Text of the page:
Foreign Correspondent (1940)
After the success of Hitchcock’s first film in the U.S. Rebecca (1940) there is a loosening up in tone when it comes to his second film in the states Foreign Correspondent (1940). Casting the successful Joel McCrea before he becomes a man of the Westerns in the 1940s and 50s in this pre-war film that fictionalised the events that lead up to WWII.
The tone of the film begins far lighter than most of Hitchcock’s work set in a New York Paper who want to know what is going on in unstable Europe, knowing that war is imminent. Not wanting to send a war correspondent, instead believing a massive crime is being committed, they send a crime reporter who is unaware if the world outside of America. This could be seen as Hitchcock‘s perception of his American friends in their isolationist position over Europe.
With a new identity John Jones/Huntley Haverstock (McCrea) he heads to London to interview the Dutch Diplomat Van Meer (Albert Basserman) an elderly man who is growing wreary of the changing world around him, still is striving for peace. Before Jones can interview Van Meer he begins to fall for Carol Fisher (Laraine Day) who her and her father Stephen Fisher (Herbert Marshall) are apart of a peace organisation that are doing their best to represent the people in averting the upcoming war. Jones is soaking this all up and falling for the Carol Fisher with every word she utters.
Things start to heat up for our fish out of water reporter in a foreign land when he witnesses first hand the assassination of Van Meer a story that is too good to pass up, joining up with another reporter Ffolliott (George Sanders) and Carol Fisher are hot on the trail of the dirty rat who shot the diplomat. Heading out into the country in a field of windmills the trail runs cold until our reporter picks up on a few things that only Hitchcock would point out to our average man and audience. Something is going on in the windmill that the stop at, leading to a more dangerous investigation. When the police are informed of Jones’s findings he is proved wrong when nothing is to be found.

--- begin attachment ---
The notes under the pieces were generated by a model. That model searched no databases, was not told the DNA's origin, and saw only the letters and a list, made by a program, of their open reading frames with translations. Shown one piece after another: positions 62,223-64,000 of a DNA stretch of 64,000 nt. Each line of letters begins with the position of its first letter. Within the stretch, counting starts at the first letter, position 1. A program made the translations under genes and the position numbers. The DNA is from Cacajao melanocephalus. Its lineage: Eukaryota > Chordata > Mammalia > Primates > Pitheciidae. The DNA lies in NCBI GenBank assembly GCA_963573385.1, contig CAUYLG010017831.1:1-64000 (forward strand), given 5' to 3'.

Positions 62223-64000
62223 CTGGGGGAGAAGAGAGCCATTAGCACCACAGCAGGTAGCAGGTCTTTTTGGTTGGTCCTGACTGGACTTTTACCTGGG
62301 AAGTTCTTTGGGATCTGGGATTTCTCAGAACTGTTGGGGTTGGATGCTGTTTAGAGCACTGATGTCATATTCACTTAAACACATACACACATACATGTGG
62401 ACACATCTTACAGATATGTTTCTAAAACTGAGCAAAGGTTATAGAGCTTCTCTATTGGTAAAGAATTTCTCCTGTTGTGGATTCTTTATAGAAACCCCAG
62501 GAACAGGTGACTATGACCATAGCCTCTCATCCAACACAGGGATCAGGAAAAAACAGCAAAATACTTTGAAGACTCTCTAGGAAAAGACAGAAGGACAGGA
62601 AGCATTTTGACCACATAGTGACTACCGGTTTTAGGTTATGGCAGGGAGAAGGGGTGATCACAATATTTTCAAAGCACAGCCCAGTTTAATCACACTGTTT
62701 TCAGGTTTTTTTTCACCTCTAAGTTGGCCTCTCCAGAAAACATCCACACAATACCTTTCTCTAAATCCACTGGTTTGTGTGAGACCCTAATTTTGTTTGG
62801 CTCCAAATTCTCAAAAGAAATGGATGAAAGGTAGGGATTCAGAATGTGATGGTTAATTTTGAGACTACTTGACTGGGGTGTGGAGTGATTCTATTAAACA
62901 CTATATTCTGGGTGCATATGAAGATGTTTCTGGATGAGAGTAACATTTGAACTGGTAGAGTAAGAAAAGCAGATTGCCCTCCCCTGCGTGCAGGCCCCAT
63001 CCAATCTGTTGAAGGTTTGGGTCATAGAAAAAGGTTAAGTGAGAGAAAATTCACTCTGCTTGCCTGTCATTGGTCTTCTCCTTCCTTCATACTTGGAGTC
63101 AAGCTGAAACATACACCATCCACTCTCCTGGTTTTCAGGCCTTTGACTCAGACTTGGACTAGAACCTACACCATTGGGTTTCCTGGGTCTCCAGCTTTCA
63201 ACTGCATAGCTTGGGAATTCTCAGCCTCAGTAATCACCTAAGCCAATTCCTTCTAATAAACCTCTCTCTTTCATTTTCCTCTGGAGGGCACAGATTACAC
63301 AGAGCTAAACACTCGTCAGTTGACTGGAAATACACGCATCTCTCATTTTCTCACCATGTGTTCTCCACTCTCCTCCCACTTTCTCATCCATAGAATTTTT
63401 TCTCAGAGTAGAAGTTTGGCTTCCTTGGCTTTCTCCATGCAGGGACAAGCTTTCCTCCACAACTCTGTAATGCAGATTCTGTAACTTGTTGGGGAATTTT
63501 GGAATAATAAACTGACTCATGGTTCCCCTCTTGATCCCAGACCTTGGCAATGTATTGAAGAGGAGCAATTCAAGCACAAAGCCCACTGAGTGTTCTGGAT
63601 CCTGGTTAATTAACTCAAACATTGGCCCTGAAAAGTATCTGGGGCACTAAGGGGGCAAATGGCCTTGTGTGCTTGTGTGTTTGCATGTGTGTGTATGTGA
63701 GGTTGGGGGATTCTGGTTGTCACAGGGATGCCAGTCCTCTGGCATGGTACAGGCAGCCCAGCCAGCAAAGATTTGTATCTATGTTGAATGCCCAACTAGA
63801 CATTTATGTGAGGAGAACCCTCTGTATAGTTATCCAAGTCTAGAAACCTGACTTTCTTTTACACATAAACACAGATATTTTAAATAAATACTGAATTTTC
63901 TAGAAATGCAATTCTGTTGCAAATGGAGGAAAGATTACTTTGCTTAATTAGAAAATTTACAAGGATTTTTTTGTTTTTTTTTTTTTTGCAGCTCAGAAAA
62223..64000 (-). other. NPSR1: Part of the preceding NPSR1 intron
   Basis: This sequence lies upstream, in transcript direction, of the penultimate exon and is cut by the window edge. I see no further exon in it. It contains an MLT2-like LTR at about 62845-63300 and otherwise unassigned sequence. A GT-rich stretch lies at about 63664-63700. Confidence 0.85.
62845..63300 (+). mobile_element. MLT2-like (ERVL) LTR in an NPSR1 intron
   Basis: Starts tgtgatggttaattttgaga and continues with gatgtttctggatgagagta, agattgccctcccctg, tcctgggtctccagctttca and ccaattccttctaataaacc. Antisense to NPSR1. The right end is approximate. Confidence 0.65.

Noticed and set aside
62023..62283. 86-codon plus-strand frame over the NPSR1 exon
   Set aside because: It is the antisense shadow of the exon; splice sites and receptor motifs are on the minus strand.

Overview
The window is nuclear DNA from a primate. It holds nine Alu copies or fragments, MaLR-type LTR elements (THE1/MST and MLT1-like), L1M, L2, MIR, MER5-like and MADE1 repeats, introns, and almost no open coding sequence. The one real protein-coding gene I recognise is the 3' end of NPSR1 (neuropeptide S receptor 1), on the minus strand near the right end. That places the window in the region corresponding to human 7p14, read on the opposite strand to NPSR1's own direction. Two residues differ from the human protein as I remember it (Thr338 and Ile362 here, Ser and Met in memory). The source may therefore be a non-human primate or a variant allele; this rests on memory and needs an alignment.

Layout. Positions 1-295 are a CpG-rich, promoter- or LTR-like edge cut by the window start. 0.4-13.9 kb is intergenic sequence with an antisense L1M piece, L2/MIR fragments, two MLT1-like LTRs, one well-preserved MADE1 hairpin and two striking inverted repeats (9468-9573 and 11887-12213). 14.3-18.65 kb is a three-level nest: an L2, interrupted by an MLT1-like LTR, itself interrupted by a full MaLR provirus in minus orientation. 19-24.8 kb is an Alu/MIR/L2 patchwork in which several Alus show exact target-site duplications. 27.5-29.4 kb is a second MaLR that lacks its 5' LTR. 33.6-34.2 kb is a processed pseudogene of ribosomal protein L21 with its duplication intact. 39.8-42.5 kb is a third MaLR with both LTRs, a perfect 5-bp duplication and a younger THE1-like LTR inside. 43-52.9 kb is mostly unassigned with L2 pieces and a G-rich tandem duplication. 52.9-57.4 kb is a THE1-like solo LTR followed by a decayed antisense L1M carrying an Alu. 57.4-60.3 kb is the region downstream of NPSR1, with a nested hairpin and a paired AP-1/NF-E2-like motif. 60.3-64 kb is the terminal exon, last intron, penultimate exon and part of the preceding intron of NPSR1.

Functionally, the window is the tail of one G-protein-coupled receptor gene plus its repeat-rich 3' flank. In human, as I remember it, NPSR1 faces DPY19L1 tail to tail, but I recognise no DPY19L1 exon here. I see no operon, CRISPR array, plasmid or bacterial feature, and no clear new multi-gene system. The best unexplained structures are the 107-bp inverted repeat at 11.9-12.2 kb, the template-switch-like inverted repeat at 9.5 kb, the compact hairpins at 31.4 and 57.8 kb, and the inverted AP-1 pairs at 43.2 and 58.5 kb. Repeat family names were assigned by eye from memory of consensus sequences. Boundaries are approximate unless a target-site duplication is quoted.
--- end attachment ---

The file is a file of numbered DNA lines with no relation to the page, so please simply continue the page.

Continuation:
For the rest of the film he has to prove to those around him there is more going surrounding the diplomats assassination, when in fact he is alive in London, being coerced to reveal important treaty details. Something that he wont do easily. Whilst Jones’s life is at stake as he travels around in London. Only his fellow reporter Ffolliott really believes him, setting up a trap to land Stephen Fisher who is behind this morally corrupt plot that he believe will save his country from going to war.
All is revealed in a dramatic climax as war is declared whilst everyone is mid-air aboard a plane to America, landing everyone into dangerous waters (literally) before the truth can finally out to the world. Foreign Correspondent can be seen as Hitchcock’s way of shouting at America to pay attention to the conflict back home that he was lucky to escape. America was more than happy to accept the likes of German directors such as Billy Wilder and Fritz Lang before the war began. Yet took no interest beyond secret surveillance as we later found out. McCrea is average America opening it’s eyes to the bigger problems, and how countries will do anything to avoid war. Not the strongest of his body of work, but has some of the elements that make his films stand out.
- Hitchmania: Foreign Correspondent (1940) (canadiancinephile.com)
- Foreign Correspondent – Alfred Hitchcock (mrmovietimes.com)
- Alfred Hitchcock Directs a … Photo Gallery? (life.time.com)
- Alfred Hitchcock Talks Sabotage, Foreign Correspondent, and Laxatives with Dick Cavett (1972) (openculture.com)
- Lifeboat – Alfred Hitchcock (mrmovietimes.com)
- Hitchmania: Saboteur (1942) (canadiancinephile.com)
- Hitchmania: Lifeboat (1944) (canadiancinephile.com)